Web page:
Mr. Speaker, I will be splitting my time with the fine gentleman and MP for Burnaby—New Westminster, who does a fantastic job on this file and many others.
I rise today to speak to Bill S-5, which looks to update the legislation relating to banking and financial institutions in Canada. Anyone who follows my interventions in the House will know that these issues are very close to my heart as the NDP consumer protection critic. I think it is very important for parliamentarians to have an opportunity to review legislation that relates to the banking sector.
Banks are vital to the Canadian economy. Canadian banks directly employ a quarter of a million people across the country and pay almost $1 billion in payroll taxes each year. They also spend around $15 billion on services and goods within the economy, thereby indirectly supporting even more jobs. Moreover, banks and other financial institutions provide a vital service to the economy as a whole. They provide lending services for individuals to buy homes and for businesses to invest and expand.
It is important to ensure that Canada has a world-leading system of banking regulation to allow our banks to stay strong and support the economy as we continue through a time of global financial uncertainty. Therefore, I will be supporting the bill at second reading to ensure that this important legislation gets the attention it deserves at committee.
Unfortunately, as has so often been the case since last year's election, the government is more interested in ramming through legislation than in the process of debate, which is the hallmark of Canadian democracy.
First, we again find ourselves limited in the amount of debate we can have on an issue before the House. By my understanding, the government has now shut down debate 16 times in just 80 sitting days and 4 times in the last 12 days. The bill would amend 13 pieces of existing legislation, including the Bank Act, all of which relate to the direct functioning of our economy, and yet the government is trying to push this review through without the dedicated analysis that these changes warrant.
Debate in this chamber is not just for show and it is not just some inconvenience for the government. It is fundamental to the proper functioning of our democracy. It allows various points of view representing the geographic, cultural, linguistic and social diversity of our great country. Being part of this legislative process is too important for us to continually have time allocation imposed.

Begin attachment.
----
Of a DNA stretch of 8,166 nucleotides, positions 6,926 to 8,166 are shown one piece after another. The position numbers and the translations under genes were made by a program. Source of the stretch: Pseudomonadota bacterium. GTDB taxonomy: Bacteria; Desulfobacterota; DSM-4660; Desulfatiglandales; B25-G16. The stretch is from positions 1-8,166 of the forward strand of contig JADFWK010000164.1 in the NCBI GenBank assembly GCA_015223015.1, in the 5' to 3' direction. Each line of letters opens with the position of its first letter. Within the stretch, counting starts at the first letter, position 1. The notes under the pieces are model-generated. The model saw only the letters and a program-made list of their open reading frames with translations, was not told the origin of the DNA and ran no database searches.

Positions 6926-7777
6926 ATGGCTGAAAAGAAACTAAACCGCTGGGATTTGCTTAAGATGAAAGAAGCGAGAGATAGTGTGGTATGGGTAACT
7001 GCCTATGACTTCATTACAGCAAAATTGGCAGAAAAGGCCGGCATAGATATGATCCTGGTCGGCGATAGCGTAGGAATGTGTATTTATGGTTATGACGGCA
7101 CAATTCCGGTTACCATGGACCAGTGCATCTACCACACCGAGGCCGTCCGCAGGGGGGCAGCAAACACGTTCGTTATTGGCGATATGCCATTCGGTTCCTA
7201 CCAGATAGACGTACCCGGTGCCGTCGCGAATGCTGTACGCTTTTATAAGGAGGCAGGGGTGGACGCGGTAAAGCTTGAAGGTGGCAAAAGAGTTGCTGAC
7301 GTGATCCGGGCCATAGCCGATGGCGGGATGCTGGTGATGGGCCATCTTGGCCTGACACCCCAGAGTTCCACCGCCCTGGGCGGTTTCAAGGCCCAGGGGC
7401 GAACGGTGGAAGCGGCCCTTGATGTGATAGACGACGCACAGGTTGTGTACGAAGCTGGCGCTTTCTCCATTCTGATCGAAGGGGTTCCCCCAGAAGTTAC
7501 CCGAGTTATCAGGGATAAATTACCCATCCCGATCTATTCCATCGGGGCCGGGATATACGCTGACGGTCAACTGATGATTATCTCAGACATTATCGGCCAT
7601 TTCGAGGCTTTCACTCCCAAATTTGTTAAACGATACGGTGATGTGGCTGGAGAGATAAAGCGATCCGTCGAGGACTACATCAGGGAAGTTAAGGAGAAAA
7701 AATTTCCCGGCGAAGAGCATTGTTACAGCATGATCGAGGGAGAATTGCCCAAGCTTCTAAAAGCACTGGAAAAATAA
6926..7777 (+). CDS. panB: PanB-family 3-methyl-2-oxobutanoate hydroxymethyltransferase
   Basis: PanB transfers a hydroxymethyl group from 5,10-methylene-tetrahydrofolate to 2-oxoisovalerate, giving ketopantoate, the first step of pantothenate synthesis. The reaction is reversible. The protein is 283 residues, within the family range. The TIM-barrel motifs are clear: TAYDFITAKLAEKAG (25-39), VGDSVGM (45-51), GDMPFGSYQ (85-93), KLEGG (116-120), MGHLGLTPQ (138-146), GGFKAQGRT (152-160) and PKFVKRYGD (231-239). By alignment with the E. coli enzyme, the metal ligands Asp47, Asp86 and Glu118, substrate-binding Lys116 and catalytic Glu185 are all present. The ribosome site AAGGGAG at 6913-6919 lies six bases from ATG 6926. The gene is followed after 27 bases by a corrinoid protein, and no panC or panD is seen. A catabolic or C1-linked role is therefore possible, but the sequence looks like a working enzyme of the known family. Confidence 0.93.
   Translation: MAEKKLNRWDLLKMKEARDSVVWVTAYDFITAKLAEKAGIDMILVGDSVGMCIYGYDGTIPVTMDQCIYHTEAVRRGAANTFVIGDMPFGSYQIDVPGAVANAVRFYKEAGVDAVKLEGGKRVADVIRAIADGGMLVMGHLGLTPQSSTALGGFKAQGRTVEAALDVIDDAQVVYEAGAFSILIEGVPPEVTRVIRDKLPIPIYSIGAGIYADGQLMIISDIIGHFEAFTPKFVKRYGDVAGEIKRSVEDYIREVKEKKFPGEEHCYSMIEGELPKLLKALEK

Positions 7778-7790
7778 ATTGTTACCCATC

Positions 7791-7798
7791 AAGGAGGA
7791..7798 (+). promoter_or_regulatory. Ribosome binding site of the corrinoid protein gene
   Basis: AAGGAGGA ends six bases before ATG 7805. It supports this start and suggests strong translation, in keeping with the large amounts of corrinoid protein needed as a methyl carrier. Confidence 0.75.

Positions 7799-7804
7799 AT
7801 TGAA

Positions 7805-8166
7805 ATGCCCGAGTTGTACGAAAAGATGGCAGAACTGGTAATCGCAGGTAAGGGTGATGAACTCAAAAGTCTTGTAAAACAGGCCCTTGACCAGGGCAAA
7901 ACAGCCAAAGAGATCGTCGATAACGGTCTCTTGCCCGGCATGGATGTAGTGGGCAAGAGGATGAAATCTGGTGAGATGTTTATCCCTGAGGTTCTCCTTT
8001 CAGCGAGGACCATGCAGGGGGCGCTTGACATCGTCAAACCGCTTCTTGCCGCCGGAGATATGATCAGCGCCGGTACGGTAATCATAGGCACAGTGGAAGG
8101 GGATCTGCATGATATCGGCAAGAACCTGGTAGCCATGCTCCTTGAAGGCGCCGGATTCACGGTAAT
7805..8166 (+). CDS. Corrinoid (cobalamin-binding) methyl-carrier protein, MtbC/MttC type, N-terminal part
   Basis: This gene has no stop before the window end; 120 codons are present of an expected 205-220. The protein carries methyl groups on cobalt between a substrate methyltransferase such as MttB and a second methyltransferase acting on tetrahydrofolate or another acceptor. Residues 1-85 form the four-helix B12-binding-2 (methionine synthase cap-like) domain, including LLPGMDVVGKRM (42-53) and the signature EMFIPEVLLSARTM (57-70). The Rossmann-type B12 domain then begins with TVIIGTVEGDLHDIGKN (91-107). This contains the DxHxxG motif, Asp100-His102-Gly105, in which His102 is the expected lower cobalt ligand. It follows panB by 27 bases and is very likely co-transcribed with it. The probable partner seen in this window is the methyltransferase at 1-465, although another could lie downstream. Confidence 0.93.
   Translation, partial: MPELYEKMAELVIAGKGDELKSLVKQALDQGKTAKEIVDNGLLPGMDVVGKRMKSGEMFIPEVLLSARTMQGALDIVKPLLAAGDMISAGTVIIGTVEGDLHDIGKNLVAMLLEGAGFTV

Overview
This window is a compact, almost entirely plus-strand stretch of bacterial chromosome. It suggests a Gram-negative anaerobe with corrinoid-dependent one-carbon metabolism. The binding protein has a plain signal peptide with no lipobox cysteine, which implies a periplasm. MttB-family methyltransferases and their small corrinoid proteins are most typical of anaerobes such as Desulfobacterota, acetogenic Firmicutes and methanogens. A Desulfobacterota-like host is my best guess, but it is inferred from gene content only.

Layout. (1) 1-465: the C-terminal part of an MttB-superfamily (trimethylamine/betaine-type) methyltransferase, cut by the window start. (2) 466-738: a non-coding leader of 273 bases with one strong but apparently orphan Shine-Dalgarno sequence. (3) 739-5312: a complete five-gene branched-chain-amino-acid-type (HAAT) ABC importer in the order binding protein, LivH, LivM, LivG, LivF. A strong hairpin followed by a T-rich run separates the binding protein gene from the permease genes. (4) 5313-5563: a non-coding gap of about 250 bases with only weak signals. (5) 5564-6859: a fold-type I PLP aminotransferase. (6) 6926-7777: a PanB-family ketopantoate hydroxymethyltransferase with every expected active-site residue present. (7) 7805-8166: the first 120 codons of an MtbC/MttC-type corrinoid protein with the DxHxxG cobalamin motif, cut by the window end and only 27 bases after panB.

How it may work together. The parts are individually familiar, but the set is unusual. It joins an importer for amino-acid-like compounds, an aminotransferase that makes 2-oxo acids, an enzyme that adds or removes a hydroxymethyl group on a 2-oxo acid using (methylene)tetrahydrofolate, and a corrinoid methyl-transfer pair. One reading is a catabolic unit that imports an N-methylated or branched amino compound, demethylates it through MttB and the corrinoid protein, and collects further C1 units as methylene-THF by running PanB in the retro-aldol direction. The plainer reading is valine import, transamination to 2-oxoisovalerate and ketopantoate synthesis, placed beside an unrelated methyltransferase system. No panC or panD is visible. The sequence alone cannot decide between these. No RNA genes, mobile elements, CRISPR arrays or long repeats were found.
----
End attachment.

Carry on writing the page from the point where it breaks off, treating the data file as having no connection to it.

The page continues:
Second, the bill was introduced in the Senate rather than here in the House of Commons before democratically elected representatives. Then, just as the case here, the bill was pushed through the Senate's legislative process without proper review. In fact, the whole process took just three weeks.
This is the second major economic issue the government has pushed to the Senate in order to marginalize the ability of democratically elected parliamentarians to take part in important debates. The other was the study of price differentials between the U.S. and Canada.
It also worries me that the government failed to widely consult on these changes before introducing this review. Given the important role of the banking sector in our economy, I find it disturbing that there were no coordinated national public consultations with consumer groups and small businesses to try to understand how the banking system could be improved from their perspective. In fact, the government's little publicized online review solicited only 30 submissions and 27 of those respondents opted to remain anonymous. While there may well be some important details to be drawn from these submissions, I find it highly doubtful that we can hope to understand the full range of opinions and debate on how to update our banking legislation from such a small sample size.
I will talk in detail about some of the issues addressed in this legislation, specifically those relating to my own area of focus, consumer protection.